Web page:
Category: Emigration

Where the money goes, the people will follow: Part 1, 64% of China’s rich

19 September, 2014 (09:00) | Capital, China, Emigration, Exports, Global news, Housing, Imports, Markets, Schools, Speculation | No comments

By: David A. Smith Up until now, my posts puzzling out China’s affordable housing have focused on its urban challenges, and whether the Chinese can make new cities that people want to live in without destroying the formerly-rural middle class by culturally and economically impoverishing them in totalitarian-style housing blocks.  Foolish me, I overlooked the […]

Ve al norte, joven: Part 1, emigration

20 December, 2011 (15:42) | Cities, Demographics, Emigration, Hispanics, Immigration, Markets, US News |

By:David A. Smith   What makes America work?  As this New York Times story shows, it’s people on the move, many of them ‘those people’:   Ulysses, Kansas   An apt name for a town of wanderers.     Not long ago in this quiet farming community, with its familiar skyline of grain elevators and […]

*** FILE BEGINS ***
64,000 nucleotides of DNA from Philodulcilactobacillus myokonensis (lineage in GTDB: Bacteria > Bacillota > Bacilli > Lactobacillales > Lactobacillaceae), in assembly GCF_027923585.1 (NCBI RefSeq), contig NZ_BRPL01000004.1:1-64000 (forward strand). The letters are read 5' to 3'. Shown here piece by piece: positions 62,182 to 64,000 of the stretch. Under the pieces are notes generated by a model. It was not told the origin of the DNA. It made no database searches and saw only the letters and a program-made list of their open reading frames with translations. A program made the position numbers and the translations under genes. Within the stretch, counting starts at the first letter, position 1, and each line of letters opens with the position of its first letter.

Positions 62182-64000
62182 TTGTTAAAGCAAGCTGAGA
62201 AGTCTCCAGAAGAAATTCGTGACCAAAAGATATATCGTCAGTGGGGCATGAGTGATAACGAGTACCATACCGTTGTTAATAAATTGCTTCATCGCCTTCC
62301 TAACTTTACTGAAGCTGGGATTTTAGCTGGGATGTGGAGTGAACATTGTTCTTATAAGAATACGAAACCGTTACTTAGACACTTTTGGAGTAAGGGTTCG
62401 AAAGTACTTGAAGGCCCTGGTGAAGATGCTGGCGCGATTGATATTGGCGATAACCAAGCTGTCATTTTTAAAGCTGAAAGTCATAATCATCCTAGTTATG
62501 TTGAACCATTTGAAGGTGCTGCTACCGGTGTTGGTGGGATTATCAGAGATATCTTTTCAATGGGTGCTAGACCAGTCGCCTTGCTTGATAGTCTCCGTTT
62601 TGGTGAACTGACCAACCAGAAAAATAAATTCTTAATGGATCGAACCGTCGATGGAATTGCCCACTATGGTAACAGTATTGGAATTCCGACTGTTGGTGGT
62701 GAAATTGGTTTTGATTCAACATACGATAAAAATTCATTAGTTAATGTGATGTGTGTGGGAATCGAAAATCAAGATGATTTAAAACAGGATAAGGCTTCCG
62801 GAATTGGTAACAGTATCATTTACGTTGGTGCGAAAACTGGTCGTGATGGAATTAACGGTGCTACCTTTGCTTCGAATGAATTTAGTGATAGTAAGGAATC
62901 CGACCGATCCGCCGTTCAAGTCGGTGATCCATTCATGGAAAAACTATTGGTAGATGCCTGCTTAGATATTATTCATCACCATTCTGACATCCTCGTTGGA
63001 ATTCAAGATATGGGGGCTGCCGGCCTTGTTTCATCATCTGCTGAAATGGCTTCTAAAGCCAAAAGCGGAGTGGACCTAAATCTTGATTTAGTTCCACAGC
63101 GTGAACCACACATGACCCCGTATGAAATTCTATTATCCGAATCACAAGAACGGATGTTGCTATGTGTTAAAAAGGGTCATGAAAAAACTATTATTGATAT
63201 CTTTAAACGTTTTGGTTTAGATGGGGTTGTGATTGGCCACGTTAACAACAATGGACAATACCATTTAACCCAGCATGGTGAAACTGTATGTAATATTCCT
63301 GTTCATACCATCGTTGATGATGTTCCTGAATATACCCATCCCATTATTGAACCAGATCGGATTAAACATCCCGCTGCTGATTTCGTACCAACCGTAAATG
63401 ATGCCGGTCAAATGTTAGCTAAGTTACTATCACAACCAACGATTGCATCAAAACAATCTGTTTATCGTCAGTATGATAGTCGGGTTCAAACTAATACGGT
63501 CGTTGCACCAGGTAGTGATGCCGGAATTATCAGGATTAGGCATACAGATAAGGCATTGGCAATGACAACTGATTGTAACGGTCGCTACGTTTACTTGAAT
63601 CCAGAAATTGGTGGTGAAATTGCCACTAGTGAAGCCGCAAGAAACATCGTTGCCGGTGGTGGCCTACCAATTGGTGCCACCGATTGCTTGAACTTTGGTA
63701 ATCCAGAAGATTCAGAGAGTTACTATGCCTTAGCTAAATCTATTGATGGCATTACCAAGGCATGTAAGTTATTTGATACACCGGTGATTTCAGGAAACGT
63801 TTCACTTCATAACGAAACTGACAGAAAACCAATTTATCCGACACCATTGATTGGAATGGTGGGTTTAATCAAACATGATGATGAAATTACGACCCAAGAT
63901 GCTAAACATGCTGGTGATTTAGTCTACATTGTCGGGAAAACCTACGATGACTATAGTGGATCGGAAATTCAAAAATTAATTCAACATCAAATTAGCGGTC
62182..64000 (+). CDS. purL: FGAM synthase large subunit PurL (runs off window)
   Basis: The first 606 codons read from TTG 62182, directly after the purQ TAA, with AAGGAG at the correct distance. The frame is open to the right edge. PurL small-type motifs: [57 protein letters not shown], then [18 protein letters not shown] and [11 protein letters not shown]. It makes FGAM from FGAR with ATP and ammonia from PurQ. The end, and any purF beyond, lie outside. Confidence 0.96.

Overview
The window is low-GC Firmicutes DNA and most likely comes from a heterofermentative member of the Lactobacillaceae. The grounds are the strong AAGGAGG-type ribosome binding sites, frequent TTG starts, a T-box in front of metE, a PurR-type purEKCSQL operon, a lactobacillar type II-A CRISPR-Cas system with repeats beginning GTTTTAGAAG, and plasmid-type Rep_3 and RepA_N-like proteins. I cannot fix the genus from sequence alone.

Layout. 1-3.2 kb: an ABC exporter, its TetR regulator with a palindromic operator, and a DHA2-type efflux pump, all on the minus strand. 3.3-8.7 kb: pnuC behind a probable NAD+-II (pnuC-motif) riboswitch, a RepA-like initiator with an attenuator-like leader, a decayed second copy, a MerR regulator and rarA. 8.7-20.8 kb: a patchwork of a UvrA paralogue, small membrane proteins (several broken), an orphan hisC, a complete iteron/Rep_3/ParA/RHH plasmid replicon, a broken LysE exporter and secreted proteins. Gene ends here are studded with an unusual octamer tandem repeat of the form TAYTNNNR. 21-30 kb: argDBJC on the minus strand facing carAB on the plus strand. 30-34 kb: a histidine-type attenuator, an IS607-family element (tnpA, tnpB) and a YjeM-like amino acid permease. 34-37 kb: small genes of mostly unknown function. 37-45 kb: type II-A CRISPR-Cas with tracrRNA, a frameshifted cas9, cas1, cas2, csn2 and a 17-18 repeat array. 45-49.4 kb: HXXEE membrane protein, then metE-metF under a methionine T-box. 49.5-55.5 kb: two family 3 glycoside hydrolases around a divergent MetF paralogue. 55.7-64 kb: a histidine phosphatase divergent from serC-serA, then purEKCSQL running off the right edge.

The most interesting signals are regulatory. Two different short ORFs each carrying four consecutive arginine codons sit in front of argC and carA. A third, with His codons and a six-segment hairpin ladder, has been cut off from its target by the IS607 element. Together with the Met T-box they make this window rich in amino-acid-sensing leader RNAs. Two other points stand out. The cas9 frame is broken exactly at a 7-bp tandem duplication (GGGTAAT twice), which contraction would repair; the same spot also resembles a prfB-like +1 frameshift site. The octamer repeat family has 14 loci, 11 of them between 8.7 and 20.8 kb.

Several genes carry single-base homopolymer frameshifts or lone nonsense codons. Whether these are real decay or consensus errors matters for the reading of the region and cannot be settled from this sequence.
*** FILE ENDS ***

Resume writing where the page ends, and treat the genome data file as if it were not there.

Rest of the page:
A little learning is a dangerous thing: Part 2, when they’ve seen Beijing?

28 October, 2011 (09:00) | China, Emigration, Global news, Housing, Markets, Schools, Slums, Speculation |

[Continued from yesterday's Part 1.]   By:David A. Smith   Yesterday’s post highlighted the logical conclusion of China’s geographically discriminatory hukou system, as reported in this cautious New York Times story – the demolition of informal schools that have sprouted to educate the children of rural migrant workers who are building China’s cities:   A […]

A little learning is a dangerous thing: Part 1, keeping them down on the farm?

27 October, 2011 (09:33) | China, Emigration, Global news, Housing, Markets, Schools, Slums, Speculation |

By:David A. Smith   “No liberal democratic government has ever succeeded in stopping urbanization,” I said at a talk I recently gave to the Tulane School of Architecture, but that seems not to stop autocratic governments from trying, as in this New York Times story whose significance can be appreciated only if we say directly […]